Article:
John: We must have every town and city totally car free. We must have certain, you know, there are other things on that same list about really what some people will call ‘big ticket items’, I don’t know. I call them just ‘transformational’. We need transformational measures and interventions to improve quality of life, deliver social justice. You know why should a single parent possibly more likely to be a mother, you know, in a flat, in a boring, treeless area have to suffer large amounts of air pollution and traffic danger? You know, we need to improve and we can improve all those things. We can have zero air pollution. We can have zero carbon. And like Sweden, which is why I’m attracted to Sweden, we can have Vision zero. Sweden has a policy which is implemented on a daily basis, and I’ve been there and interviewed everybody about this, there will be no deaths and there will be no serious injuries in the road traffic environment. A mistake in the road traffic environment must not involve the death penalty. When I introduced this idea to politicians in the Department of Transport in London, they laughed. They said “It’s unrealistic. And by the way, we’re the best in the world at road safety, and we don’t need to look at Sweden”. Now that sums up the situation very well. I might not have got the story right about public schools and people not having real experience of real life. I might not have got that right, but I’ve heard that said many times.

 John: So they rejected Swedish Vision Zero. That came in in nineteen ninety seven. And also in Sweden, that same thinking in Sweden applies to the nature of our towns and cities. Where I lived in Sweden in a very rural area, I had 26 buses every day between 6:00 in the morning and 11:00 pm. But when I talked to Shropshire councillors about lovely places in Shropshire like clun, you know, and places in rural areas in Shropshire, some of these places haven’t seen a bus since 1934! You know, and in Sweden, there’s 26 a day on a weekday and 10 on a weekend. Shrewsbury bus station is the only bus station in Europe that I know of, totally closed and locked up and shut on a Sunday. Buses are forbidden in Shrewsbury on a Sunday. Now that, when I tell my European friends, my Swedish transport planners, they fall about laughing. They say, you’re making it up. No country could be so stupid as to close a bus station. I say come and have a look; The shutters are down it’s locked. And what you never see in Shrewsbury bus station on a Sunday or a bank holiday is a bus. Now that sums up the situation, so we don’t really need me to provide a social, political, cultural explanation. We are bad. But the really good news is we know how to improve it, and I try and do everything I can every day to improve it.

 Manda: All right, so let’s do that. Because we’re recording this in the beginning of the week after COP, which was a fairly distressing experience to watch; the male pale, stale autonomy and hegemony seems to have managed to make sure that nothing really happened there, except a lot of greenwashing. So let’s cheer ourselves up with a sense that we do actually have answers and that a lot of those answers, as you said, work in other countries. So they work in Sweden, they will work elsewhere, if we could get the political will. We’ll park how we get the political will, perhaps for another podcast. You have a triple vision zero, which I read of in your book Mobility. A link will be in the show, notes people. It’s well worth a read and you can get it on Amazon. So let’s have a look at if a miracle happened; Boris Johnson woke up tomorrow morning and ceased to be a public schoolboy and became a normal human being and thought, I want the best person in the country to come and sort things out, and that’s John Whitelegg. And he said, “All right, come in. You’ve got as much money as you need and we will listen to you and we will implement this in a way that that goes right across all of the departments”. Mariana Mazzucato, sensible thinking. What would we do?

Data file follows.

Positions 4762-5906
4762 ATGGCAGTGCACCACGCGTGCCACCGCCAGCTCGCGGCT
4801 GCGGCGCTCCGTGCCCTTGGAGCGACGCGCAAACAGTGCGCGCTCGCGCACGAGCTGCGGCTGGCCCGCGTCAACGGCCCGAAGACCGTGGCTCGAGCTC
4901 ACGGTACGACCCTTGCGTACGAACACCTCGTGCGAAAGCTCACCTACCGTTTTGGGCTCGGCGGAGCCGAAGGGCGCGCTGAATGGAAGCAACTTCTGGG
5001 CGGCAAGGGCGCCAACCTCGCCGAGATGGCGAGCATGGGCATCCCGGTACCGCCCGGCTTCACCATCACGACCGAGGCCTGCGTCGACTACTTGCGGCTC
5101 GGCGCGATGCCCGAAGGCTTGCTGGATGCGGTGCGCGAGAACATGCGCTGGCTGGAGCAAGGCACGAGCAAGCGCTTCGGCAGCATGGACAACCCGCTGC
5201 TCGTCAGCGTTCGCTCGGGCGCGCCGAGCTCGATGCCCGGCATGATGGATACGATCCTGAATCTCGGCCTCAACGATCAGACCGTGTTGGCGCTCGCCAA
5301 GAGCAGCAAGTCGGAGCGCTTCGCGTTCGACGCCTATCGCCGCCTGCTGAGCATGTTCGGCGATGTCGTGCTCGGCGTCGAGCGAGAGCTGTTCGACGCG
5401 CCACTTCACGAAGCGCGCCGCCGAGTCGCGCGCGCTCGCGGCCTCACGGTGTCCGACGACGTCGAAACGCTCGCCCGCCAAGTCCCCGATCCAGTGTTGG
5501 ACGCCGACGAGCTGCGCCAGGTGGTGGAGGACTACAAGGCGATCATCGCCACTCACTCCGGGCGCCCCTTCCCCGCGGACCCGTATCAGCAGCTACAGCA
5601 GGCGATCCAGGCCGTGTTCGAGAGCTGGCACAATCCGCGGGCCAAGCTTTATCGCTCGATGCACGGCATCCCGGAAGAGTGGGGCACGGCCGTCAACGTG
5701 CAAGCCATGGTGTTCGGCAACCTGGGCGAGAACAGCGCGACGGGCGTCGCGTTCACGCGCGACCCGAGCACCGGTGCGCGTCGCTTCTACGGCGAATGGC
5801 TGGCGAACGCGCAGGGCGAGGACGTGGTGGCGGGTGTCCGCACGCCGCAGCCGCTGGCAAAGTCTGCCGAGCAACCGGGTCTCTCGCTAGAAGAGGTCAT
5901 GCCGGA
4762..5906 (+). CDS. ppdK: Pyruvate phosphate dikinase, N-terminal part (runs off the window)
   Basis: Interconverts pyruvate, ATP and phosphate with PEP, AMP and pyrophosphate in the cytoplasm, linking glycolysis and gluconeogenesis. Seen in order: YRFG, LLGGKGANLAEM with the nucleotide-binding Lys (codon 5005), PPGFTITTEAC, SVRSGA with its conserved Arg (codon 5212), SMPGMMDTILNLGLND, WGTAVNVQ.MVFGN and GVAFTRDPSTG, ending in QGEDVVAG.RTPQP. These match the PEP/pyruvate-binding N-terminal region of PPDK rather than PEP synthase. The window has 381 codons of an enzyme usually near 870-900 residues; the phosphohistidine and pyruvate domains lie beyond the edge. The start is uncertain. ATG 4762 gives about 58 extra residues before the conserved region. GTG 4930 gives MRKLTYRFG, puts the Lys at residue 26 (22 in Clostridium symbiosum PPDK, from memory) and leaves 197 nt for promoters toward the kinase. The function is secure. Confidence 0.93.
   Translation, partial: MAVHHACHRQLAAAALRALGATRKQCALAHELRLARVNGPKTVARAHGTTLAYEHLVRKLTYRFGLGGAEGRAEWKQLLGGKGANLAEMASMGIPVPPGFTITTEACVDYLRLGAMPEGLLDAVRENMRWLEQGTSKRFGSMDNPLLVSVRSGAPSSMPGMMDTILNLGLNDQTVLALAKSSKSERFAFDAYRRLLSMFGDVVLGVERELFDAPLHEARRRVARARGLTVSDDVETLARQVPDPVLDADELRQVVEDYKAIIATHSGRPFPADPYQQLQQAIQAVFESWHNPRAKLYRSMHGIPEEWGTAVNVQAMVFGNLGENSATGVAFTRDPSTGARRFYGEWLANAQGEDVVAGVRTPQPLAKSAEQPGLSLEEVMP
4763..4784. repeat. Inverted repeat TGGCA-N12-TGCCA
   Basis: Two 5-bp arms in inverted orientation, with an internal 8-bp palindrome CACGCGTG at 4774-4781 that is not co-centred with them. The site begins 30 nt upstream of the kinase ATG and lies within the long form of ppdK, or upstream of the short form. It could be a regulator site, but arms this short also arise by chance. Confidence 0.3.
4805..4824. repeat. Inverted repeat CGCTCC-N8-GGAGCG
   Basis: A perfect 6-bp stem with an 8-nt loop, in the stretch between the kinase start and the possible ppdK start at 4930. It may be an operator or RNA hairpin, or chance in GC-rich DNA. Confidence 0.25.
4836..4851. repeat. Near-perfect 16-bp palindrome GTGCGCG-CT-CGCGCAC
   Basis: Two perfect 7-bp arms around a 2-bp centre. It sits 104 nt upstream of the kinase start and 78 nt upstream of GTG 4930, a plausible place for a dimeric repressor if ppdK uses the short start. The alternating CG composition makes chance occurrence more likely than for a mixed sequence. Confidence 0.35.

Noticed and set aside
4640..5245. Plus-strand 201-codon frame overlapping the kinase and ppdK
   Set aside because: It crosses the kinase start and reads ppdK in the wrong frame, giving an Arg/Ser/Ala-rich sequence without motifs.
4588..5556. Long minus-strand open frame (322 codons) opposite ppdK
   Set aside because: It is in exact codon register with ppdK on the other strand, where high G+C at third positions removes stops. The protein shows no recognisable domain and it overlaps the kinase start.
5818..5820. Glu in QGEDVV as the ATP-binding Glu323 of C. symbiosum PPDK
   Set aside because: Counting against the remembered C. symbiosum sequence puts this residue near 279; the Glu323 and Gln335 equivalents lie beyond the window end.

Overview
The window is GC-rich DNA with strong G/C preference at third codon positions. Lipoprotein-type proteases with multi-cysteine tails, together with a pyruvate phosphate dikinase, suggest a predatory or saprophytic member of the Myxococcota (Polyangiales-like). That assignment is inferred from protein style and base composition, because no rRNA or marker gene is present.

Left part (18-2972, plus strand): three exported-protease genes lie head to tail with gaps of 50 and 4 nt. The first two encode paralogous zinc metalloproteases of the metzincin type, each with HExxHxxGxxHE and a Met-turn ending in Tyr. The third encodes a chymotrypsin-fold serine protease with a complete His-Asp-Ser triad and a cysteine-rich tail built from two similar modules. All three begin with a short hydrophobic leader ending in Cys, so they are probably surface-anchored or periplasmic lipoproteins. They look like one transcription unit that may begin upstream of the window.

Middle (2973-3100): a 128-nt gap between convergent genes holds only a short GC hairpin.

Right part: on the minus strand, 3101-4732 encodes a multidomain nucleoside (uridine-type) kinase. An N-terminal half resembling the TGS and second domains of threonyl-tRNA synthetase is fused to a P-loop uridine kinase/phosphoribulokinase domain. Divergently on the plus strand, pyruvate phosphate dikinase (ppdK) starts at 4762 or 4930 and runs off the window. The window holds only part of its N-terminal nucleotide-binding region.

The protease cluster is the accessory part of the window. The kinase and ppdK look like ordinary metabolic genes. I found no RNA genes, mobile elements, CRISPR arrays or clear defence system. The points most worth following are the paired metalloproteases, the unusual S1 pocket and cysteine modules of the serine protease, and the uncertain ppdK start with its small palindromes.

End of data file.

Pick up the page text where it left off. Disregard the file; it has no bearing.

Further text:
John: I’d focus on transport, of course, but a lot of the thinking that goes into my approach to transport is shared with other what I call other themes, other issues. But I won’t stray into, for example, every home in Britain should be retrofitted with the best energy efficiency, high quality insulation and reduce the energy bills of the population by 90 percent. We know how to do that, by the way, and Germany once again, Germany has pioneered the passive house concept. So when I talk about transport, I like to make Connexions really with other areas. But in transport, we’re very lucky in transport because we have people actually doing the right thing day after day after day with evidence on the ground. So what I try and do and often what I suggest to politicians, but no one ever says, “yes, let’s do that” I say, “OK, please come with me to Gothenberg in Sweden, a very large city, it’s over a million people and the streets are not entirely but largely car free. A totally integrated walking, cycling, tram, bus, local train system, all affordable. Where I lived in rural Sweden I had one ticket, one ticket for public transport that covers all buses and all local trains in any combination for any distance, as long as you can do your trip in seventy five minutes, which is a particular Swedish approach. And that was £3 anywhere, any time, any combination.